Back Pain Treatments

Performance Testing of Low Back Pain Patients

This study was designed to evaluate if physical performance tests were reliable and valid in low back pain patients. Using a sample of 44 LBP patients and 48 pain-free subjects, the authors compared the two groups as they performed in multiple tests—such as the "Lumbar Flexion," "Five-Minute Walk," "Sorensen fatigue test," and "Repeated Sit-to-Stand." As well, the subjects took self-report tests to express their perceived levels of pain and disability, as a means of comparison to the physical functioning and endurance tests.

The authors found the battery of tests reliable. Another benefit of these tests is that since they are easily administered, good reliability can be found in a clinical context. And after testing and retesting subjects, scores still were stable—which indicates a patient only has to perform the task/test once, and a reliable score will emerge.

The authors found a moderate correlation between the physical performance tests and the self-report pain questionnaires:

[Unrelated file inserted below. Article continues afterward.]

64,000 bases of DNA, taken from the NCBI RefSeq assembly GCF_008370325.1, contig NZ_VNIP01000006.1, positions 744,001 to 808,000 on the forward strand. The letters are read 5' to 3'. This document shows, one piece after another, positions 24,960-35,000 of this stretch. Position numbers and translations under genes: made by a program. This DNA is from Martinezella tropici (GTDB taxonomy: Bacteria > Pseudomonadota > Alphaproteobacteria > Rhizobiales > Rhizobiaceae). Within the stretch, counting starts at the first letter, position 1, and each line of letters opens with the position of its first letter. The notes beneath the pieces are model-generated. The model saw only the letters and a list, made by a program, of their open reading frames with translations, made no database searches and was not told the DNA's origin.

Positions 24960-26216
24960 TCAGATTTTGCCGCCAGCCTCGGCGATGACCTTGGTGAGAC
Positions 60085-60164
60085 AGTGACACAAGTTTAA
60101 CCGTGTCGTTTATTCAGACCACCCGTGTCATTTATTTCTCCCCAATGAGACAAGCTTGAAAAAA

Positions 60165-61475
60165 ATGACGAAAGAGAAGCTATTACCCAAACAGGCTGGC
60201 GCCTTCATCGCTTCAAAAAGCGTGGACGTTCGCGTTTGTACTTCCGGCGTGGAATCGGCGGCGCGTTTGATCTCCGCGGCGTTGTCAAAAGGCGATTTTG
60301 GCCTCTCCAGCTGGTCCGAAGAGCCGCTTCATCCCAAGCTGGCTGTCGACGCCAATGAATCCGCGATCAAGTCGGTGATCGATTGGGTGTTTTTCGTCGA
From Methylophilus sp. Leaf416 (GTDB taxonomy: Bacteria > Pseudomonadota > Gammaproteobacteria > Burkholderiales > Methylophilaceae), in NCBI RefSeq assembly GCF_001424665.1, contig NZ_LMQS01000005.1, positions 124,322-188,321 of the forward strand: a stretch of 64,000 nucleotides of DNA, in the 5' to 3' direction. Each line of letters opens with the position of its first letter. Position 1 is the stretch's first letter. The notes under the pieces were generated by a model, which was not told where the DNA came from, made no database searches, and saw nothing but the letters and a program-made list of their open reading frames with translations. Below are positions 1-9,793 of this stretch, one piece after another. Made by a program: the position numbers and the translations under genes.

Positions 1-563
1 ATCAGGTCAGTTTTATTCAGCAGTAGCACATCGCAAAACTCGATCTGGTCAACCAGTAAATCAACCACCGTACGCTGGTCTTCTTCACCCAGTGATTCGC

"Further, although physical performance and self-report of disability were moderately correlated, the correlation between disability and lumbar flexion was trivial. This shows that physical performance measures are much better indicators of a patient�s ability to function than the frequently used impairment measure of spinal range of motion. Low back pain is a problem of activity intolerance; therefore, clinical assessments should be activity based."

The authors conclude that the battery of tests are useful indicators of disability. A strong correlation between the self-reports of disability and the tests confirmed an association between a patient�s perception of their disability and their actual physical performance.

Simmonds MJ, Olson SL, Jones S, et al. Psychometric characteristics and clinical usefulness of physical performance tests in patients with low back pain. Spine 1998; 23(22):2412-2421.